The following is not intended to convince you that bikes should or should not be allowed in Wilderness. We’ve already had plenty of discourse around that topic, and should you feel the need to make your opinion heard on the subject, there are many open threads in which you can do so. Instead, this is for supporters of bikes in Wilderness, who are on the fence about the recently proposed bill by the Sustainable Trails Coalition.
If you’ve followed the site at all, you know we support bike access in select Wilderness areas as well as have been a vocal advocate and financial supporter of STC. However, when we first saw the news of STC’s bill, which is being introduced by none other than Utah’s own senators Mike Lee and Orrin Hatch, our stomach’s turned a little, OK – a lot. Our first thoughts were, more or less, that STC had made a deal with the devil, and with our help no less.
We’ll do our best to leave personal politics aside, but suffice to say, Lee/Hatch represent everything we are not, and their collective records when it comes to environmental concerns and public lands initiatives are absolutely deplorable. Furthermore, with the public lands heist currently being pursued by the Utah legislature, there seemed even more reason to believe that there was something more up these senator’s sleeves, and that this was not simply an access issue, but posturing for a much larger play, using the mountain bike community as pawns and this bill as a trojan horse in their efforts to sell off public lands for resource extraction.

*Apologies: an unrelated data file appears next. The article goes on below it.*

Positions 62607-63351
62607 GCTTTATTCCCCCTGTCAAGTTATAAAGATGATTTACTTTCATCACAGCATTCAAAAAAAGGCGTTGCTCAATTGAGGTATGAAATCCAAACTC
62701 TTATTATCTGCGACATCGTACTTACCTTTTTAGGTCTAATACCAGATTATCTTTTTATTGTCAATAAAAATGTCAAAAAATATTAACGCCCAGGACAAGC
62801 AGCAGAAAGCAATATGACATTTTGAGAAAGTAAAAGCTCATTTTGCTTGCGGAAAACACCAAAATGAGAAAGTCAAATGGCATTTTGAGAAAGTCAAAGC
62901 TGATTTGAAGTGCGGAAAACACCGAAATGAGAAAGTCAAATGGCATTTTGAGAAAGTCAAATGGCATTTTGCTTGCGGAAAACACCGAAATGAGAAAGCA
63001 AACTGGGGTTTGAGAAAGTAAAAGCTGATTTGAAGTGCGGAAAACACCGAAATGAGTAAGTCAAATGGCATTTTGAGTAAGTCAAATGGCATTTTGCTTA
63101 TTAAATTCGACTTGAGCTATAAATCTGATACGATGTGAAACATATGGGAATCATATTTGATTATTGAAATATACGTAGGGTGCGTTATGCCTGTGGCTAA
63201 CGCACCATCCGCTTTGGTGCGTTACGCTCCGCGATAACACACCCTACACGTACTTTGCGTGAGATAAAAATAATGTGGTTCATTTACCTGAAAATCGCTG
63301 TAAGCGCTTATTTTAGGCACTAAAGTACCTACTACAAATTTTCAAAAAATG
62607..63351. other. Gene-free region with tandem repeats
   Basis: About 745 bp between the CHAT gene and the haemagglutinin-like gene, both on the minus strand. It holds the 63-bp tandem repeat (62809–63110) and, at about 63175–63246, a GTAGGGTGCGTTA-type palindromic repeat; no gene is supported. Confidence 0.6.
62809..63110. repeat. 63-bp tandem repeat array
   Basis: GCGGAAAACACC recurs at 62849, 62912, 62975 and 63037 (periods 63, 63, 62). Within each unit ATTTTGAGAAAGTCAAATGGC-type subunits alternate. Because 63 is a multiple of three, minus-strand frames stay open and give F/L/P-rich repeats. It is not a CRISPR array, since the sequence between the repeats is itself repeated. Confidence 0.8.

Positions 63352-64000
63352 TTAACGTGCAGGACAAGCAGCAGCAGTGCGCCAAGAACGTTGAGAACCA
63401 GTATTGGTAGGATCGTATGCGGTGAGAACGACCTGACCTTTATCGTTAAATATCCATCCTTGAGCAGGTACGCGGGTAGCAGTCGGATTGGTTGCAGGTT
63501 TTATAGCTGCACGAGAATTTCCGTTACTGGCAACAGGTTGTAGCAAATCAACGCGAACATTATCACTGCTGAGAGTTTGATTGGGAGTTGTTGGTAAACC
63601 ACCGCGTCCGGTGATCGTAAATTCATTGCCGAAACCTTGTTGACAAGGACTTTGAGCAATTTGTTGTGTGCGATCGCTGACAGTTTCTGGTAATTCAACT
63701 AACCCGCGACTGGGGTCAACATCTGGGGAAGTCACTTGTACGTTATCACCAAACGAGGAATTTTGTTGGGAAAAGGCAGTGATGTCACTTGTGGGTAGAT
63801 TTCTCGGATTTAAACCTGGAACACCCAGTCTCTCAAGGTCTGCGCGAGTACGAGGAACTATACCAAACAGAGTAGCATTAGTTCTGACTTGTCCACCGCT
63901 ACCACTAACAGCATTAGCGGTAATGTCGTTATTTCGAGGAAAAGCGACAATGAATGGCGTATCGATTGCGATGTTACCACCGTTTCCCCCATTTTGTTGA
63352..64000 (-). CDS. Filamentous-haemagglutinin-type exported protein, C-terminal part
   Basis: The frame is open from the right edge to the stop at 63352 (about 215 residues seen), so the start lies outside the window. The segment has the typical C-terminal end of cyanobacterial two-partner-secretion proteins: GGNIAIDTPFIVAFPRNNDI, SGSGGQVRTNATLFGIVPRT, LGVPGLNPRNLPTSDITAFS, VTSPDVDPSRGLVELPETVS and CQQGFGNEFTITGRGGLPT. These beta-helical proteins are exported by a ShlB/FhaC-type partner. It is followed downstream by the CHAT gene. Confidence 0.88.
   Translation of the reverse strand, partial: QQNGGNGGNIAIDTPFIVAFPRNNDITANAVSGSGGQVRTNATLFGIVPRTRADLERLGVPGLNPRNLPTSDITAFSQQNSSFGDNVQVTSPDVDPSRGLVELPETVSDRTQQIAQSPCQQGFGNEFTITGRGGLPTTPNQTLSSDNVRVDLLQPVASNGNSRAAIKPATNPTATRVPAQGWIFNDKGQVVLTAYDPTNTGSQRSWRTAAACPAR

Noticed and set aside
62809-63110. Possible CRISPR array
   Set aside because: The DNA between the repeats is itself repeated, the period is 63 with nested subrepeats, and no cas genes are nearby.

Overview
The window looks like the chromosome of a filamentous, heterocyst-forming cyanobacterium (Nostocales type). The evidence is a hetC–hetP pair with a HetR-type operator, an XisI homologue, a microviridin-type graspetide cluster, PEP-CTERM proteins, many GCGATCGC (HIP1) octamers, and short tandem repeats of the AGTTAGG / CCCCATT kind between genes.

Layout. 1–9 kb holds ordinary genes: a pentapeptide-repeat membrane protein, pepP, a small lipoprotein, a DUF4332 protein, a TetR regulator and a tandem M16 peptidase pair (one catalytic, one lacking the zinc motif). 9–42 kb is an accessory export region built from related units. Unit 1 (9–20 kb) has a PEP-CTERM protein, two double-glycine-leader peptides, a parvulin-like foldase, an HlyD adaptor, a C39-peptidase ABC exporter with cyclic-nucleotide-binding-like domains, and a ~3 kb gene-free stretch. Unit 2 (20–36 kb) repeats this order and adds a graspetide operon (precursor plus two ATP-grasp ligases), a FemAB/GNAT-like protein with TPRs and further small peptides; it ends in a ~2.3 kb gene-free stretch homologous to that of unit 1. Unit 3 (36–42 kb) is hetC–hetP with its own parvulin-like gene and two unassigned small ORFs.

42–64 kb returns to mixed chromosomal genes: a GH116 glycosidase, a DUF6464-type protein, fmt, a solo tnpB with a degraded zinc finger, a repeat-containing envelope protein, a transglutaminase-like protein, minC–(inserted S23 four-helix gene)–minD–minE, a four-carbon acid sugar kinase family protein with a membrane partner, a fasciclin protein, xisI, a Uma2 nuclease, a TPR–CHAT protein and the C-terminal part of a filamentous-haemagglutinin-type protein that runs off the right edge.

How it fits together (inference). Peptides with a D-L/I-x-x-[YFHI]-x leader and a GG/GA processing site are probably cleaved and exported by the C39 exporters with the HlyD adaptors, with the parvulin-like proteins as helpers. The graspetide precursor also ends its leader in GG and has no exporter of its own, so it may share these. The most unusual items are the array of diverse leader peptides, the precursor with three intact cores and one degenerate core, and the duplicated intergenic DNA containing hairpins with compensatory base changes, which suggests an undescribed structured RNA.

Because of this, we have yet to take a stance for or against the bill. As much as we’d like to see bikes in Wilderness, we’d hate to see personal interests interfere with the greater good. However, after much reflection, as well as correspondence with STC board members, I believe the bill to be a positive step forward for all.
In Support of the Human Powered Travel Act
Partisan Politics Does Not Work